Committee Special Rapporteur on the Rights of Women in Africa’ Rights

The Special Rapporteur on the Rights of Women in Africa is one of the special mechanisms of the African Commission on Human and Peoples’ Rights. Established in 1998, the Special Rapporteur is selected from one of the Commission’s members to serve a two-year term (with the possibility of renewal) as the focal point for the promotion and protection of the rights of women in Africa. Regional human rights instruments related to women form the normative framework for the Special Rapporteur. In particular:

Guided by these instruments, the Special Rapporteur is responsible for (ACHPR/res. 38 (XXV) 99):

  1. Assisting African governments in the development and implementation of their policies of promotion and protection of the rights of women in Africa, particularly in line with the domestication of the newly entered into force Protocol to the African Charter on Human and Peoples’ rights, relative to the Rights of Women in Africa and the general harmonization of national legislation to the rights guaranteed in the Protocol
  2. Undertaking promotional and fact finding missions in African countries Members of the African Union, in order to disseminate the human rights instruments of the African Union and to investigate on the situation of women’s rights in the countries visited
  3. Following up on the implementation of the African Charter on Human and Peoples’ Rights and its Protocol relative to the Rights of Women in Africa by state parties, notably by preparing reports on the situation of women rights in Africa and propose recommendations to be adopted by the Commission
  4. When appropriate, drafting Resolutions on the situation of women in the various African countries and propose them to the Members of the Commission for adoption
  5. Carrying a comparative study on the situation of the rights of women in various countries of Africa
  6. Defining guidelines for state reporting in order to bring member states to address adequately women’s rights issues in their periodic and/or initial reports submitted to the African Commission
  7. Collaborating with relevant actors responsible for the promotion and protection of the rights of women internationally, regionally and nationally, such as:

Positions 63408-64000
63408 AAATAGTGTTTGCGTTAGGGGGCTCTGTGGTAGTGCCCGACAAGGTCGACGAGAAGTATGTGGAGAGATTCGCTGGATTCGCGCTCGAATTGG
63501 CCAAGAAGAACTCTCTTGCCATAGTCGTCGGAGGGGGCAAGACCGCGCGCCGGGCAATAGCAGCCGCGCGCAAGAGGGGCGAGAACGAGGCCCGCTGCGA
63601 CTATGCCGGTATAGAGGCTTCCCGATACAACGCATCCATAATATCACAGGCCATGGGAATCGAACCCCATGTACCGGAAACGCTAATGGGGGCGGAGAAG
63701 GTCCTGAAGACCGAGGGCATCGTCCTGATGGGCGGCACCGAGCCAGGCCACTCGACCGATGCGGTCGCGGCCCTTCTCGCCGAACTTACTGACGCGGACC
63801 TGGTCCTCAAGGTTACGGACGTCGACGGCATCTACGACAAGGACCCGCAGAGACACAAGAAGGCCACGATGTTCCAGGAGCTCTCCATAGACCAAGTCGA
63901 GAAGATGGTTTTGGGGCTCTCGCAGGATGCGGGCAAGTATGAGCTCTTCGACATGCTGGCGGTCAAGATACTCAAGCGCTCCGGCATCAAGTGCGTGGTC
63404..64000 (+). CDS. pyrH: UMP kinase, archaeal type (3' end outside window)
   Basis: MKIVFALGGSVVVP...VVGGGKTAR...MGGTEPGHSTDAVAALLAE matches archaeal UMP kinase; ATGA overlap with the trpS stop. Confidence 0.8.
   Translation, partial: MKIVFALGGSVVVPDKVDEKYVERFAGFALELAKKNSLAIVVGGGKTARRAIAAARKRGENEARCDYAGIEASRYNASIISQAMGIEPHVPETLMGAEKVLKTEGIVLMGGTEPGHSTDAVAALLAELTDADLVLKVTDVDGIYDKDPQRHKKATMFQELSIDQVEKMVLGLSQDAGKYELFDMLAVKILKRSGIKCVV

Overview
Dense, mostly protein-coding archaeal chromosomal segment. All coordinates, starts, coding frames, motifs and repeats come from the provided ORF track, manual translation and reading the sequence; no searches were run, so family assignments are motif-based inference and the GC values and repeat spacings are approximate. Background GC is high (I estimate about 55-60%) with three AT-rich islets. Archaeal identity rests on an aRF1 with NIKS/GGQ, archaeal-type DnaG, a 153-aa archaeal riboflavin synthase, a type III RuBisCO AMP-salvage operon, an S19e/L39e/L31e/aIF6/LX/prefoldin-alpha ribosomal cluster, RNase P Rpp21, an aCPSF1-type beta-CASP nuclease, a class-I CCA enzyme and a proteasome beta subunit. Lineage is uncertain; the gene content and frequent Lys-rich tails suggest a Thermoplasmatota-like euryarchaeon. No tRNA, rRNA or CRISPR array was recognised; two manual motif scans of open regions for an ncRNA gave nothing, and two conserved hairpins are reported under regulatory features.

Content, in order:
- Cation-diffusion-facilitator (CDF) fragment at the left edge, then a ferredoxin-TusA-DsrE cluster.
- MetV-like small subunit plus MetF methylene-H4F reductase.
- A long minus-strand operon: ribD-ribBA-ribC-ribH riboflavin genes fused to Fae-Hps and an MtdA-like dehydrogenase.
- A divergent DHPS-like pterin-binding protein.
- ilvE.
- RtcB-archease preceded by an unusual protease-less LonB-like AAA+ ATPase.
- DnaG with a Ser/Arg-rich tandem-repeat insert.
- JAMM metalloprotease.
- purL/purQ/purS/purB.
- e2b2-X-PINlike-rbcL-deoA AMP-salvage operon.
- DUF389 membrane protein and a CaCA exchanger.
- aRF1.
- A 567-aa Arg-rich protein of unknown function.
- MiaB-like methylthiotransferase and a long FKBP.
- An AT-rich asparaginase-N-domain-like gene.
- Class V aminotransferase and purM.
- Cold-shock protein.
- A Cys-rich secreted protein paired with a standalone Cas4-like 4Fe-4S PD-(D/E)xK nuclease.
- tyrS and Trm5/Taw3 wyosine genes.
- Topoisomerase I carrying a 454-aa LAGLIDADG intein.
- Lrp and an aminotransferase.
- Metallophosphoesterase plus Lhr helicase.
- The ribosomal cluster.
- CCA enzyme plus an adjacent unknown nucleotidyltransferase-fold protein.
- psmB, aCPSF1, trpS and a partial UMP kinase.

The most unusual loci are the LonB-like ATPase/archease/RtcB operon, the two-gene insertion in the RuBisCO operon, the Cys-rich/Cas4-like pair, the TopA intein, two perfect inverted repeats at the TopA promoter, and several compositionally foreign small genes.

• National governmental departments responsible for gender issues is each African Union Member State
    • Intergovernmental organizations acting at regional and national levels in Africa;
    • Non governmental organizations (NGOs) and National Human Rights Institutions;
    • Other Special Rapporteurs from the United Nations and from other regional human rights systems

iconLockWant more? Reports of the Special Rapporteur’s activities (‘Intersessional Activity Reports’) can be found on her web page

How does it help tackle violence against women?

“Indeed, an empowered woman is a nation empowered. However, empowering a woman without guaranteeing the right to equality may be quite challenging, if not impossible. We have opportunities to this effect: One of the guiding principles of the AU Constitutive Act is Gender equality; The establishment of the Special Mechanism that deals with the rights of women in Africa by the Commission also signifies the importance that the Commission attaches to issues that concern and affect women in Africa; Additionally, we have the African Charter on Human and Peoples’ Rights (the African Charter), which contains progressive provisions on the right to equality and respect for women’s rights; and last, but not least, the Protocol to the African Charter on Human and Peoples’ Rights on the Rights of Women in Africa (the Maputo Protocol) which embodies all issues regarding women in the African context. As a matter of fact, the Maputo Protocol states that every woman has the right “to the recognition and protection of her human and legal rights.”

As the AU’s focal point for women’s rights, the Special Rapporteur may bring the Commission’s attention to the various VAW-related issues that occur throughout the region. She also serves as a resource person for and disseminates information on the Protocol to the African Charter on the Rights of Women in Africa (the “Maputo Protocol”) – which contains provisions that require states to eliminate violence against women.

Within the region, the Special Rapporteur may undertake country missions on the rights of women. During these missions, she meets with government officials, NGOs and other civil society actors to gain first-hand information on the status of women’s rights within the state. The mission may also include visits to specific sites of interest, such as detention centres. These missions provide an opportunity for civil society to communicate information to the Special Rapporteur on violence against women. This information may then be used to inform the final report of the mission and recommendations to the state. For example, in 2002 at the end of her country mission to Angola, the Special Rapporteur included in her recommendations: “Implement specific strategies accompanied by legislative and other measures to combat violence against Women.”

The Special Rapporteur has also taken part in various projects organised by other international and national organisations. At the national level, the Special Rapporteur can work with governments to ensure national legislation complies with the provisions of the Maputo Protocol and has taken part in conferences held by NGOs. Internationally, she has collaborated with the UN Special Rapporteur on violence against women, its causes and consequences and other regional experts to call on states to eliminate discrimination and violence against women.


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